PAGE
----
As for the image super-resolution task, the generator that produces the HR images is undoubtedly the most important part. The PCRBD block and AUP block, as the main body of the generator, serve very important roles in it. The number of AUP blocks is determined by the scale factor in the experiment. We set each AUP block to upsample by a scale factor of 2 so that is 1, 2, and 3, corresponding to scale factors of 2, 4, and 8, respectively. Therefore, in this subsection, we conducted experiments on generators using different numbers of PCRDB blocks. We designed experiments with for scale factors r of 2, 4, and 8, respectively. We denote the model containing PCRDB blocks by MA-GAN(). To be fair, the PSNR and structural similarity index measure (SSIM) are used as indicators for evaluating quantitative comparison. The quantitative experimental results are shown in Table II. We also produced a graph to compare the experimental results, shown in Figure 8.

When , MA-GAN(7) reaches the highest PSNR value of 31.98 dB. The lowest value of 30.99 dB corresponds with MA-GAN(4), a difference of 0.99 dB. Additionally, the SSIM values obtained for these two models are 0.9102 and 0.8846, respectively, with a difference of 0.0256. In regard to , MA-GAN(7) reaches the highest PSNR value of 28.05 dB. The lowest is MA-GAN(5) at 27.49 dB, a difference of 0.56 dB. The highest SSIM at this point is that of MA-GAN(3) at 0.7640, while the lowest is that of MA-GAN(5) at 0.7442, a difference of 0.0198. Finally, for , MA-GAN(5) obtained the highest PSNR value of 24.58 dB, while the lowest was that of MA-GAN(6) at 23.85 dB, a difference of 0.73 dB. For SSIM, MA-GAN(4) obtained the highest value of 0.5450, and the lowest was that of MA-GAN(6) at 0.5144, a difference of 0.0306. It can also be more intuitively determined from Figure 8 that the performances of the different models do not differ much when varies. This is due to our multi-attention mechanism, which allows the model to automatically adjust the input of the corresponding feature maps to achieve better SR performance.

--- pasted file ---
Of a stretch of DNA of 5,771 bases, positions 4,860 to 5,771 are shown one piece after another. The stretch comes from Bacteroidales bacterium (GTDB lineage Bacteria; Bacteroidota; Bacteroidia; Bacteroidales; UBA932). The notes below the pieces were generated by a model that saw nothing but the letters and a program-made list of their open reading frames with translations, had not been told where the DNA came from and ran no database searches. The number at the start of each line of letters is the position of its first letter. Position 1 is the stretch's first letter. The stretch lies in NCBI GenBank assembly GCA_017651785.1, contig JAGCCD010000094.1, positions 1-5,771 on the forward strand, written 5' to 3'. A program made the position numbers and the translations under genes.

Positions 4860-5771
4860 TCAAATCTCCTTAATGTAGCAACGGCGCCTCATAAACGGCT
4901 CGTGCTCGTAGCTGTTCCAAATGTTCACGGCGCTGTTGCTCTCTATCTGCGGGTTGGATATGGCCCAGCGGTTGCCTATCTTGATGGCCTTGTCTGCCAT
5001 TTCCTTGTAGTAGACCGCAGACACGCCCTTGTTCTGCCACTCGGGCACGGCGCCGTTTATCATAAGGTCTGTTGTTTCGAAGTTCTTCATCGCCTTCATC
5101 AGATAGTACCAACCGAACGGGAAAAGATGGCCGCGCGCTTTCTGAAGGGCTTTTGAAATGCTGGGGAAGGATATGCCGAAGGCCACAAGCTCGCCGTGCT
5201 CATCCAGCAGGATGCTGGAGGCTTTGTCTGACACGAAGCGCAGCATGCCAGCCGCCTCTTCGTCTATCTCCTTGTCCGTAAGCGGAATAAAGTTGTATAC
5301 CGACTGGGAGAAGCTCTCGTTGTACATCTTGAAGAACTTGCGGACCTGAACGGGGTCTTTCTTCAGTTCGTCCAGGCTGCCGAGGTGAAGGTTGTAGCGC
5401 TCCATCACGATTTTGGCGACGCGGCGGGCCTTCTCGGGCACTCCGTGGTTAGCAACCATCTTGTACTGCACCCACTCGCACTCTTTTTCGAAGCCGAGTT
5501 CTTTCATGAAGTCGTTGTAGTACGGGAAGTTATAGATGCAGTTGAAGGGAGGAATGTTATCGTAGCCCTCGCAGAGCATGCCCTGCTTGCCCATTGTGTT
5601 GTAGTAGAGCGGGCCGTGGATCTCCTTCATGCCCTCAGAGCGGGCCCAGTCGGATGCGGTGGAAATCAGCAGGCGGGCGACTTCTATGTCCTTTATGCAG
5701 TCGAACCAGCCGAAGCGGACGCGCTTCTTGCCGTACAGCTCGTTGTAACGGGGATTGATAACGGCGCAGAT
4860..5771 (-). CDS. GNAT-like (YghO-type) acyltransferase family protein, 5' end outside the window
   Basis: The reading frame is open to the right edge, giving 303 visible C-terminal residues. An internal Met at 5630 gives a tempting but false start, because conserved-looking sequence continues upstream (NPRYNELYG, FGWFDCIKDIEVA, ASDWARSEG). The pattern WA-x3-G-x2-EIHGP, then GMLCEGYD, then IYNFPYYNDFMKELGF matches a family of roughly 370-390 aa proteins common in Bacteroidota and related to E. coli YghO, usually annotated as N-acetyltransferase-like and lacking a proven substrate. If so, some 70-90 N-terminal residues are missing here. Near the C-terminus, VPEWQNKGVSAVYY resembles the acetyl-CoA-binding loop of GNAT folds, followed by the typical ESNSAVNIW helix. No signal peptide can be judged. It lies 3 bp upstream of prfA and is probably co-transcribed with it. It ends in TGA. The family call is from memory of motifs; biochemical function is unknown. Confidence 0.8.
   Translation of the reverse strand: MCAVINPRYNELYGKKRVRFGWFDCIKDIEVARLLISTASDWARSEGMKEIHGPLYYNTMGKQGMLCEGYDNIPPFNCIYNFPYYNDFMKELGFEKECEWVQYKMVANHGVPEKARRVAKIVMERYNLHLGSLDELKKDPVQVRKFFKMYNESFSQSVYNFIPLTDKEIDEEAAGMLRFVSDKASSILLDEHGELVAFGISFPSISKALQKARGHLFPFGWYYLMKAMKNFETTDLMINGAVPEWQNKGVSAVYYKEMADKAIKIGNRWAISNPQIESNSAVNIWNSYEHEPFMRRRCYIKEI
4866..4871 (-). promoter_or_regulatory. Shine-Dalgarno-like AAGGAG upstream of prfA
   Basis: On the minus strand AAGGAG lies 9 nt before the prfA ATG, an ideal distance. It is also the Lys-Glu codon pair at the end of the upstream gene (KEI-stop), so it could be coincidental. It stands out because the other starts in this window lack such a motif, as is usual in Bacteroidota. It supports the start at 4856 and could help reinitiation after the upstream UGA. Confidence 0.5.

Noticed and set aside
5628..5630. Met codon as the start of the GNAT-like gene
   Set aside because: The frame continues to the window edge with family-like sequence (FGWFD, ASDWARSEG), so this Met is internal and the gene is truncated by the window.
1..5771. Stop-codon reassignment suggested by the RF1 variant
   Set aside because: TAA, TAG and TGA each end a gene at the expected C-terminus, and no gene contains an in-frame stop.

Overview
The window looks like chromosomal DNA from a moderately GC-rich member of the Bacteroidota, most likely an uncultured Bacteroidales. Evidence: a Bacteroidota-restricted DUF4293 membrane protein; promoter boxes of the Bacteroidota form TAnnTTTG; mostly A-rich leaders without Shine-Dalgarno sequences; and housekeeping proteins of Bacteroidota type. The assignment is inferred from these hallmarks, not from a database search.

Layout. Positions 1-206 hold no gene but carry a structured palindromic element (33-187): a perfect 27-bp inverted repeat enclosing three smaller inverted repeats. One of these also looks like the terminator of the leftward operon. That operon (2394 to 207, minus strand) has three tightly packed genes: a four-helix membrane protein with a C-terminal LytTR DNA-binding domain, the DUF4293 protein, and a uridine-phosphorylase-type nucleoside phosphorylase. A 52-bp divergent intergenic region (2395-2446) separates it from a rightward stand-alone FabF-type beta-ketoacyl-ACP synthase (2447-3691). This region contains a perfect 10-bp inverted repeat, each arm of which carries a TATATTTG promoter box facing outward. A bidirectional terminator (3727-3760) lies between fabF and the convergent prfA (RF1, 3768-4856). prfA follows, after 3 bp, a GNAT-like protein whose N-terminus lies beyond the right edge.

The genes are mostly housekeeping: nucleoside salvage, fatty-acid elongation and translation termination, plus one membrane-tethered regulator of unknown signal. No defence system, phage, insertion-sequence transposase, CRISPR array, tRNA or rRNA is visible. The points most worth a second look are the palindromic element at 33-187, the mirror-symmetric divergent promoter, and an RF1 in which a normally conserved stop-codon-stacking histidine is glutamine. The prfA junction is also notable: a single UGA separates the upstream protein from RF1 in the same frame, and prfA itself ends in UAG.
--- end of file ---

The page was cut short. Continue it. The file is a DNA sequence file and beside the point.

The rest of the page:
Iv-D Comparison with different methods

Scene Bicubic SRCNN FSRCNN VDSR EDSR DBPN MA-GAN(7)
PSNR SSIM PSNR SSIM PSNR SSIM PSNR SSIM PSNR SSIM PSNR SSIM PSNR SSIM
S1 25.27 0.8338 25.07 0.8400 24.69 0.8354 25.20 0.8657 21.57 0.6381 25.38 0.8635 27.61 0.8613
S2 33.36 0.9207 33.06 0.9194 32.17 0.9182 33.65 0.9385 27.06 0.8300 33.60 0.9377 34.11 0.9253
S3 38.57 0.9585 36.33 0.9578 35.44 0.9570 36.26 0.9610 31.09 0.9037 36.34 0.9642 37.13 0.9462
S4 30.18 0.8477 29.69 0.8667 29.45 0.8657 29.82 0.8755 26.25 0.7064 29.92 0.8779 32.26 0.8865
S5 27.25 0.8714 27.98 0.8897 27.74 0.8879 28.22 0.9062 24.34 0.7371 28.31 0.9073 29.29 0.8971
S6 32.82 0.9071 31.37 0.9019 30.91 0.9011 31.54 0.9125 26.70 0.7537 31.61 0.9140 34.00 0.9243
S7 28.69 0.8598 28.47 0.8745 28.29 0.8735 28.84 0.8929 25.05 0.7278 28.87 0.8924 30.95 0.8926
S8 29.57 0.9006 29.21 0.9060 28.74 0.9042 29.39 0.9186 24.25 0.7461 29.48 0.9191 30.93 0.9158
S9 33.61 0.9043 31.97 0.9002 31.74 0.9000 31.86 0.9018 28.45 0.7576 32.00 0.9063 34.78 0.9227
S10 35.41 0.9184 34.11 0.9260 32.55 0.9246 33.95 0.9314 25.12 0.7893 34.07 0.9332 34.05 0.9214
S11 29.72 0.9001 29.01 0.9086 28.62 0.9068 29.21 0.9219 24.45 0.7605 29.32 0.9229 31.26 0.9174
S12 29.21 0.8618 28.88 0.8733 28.62 0.8719 29.33 0.8936 25.36 0.7181 29.33 0.8922 31.31 0.8928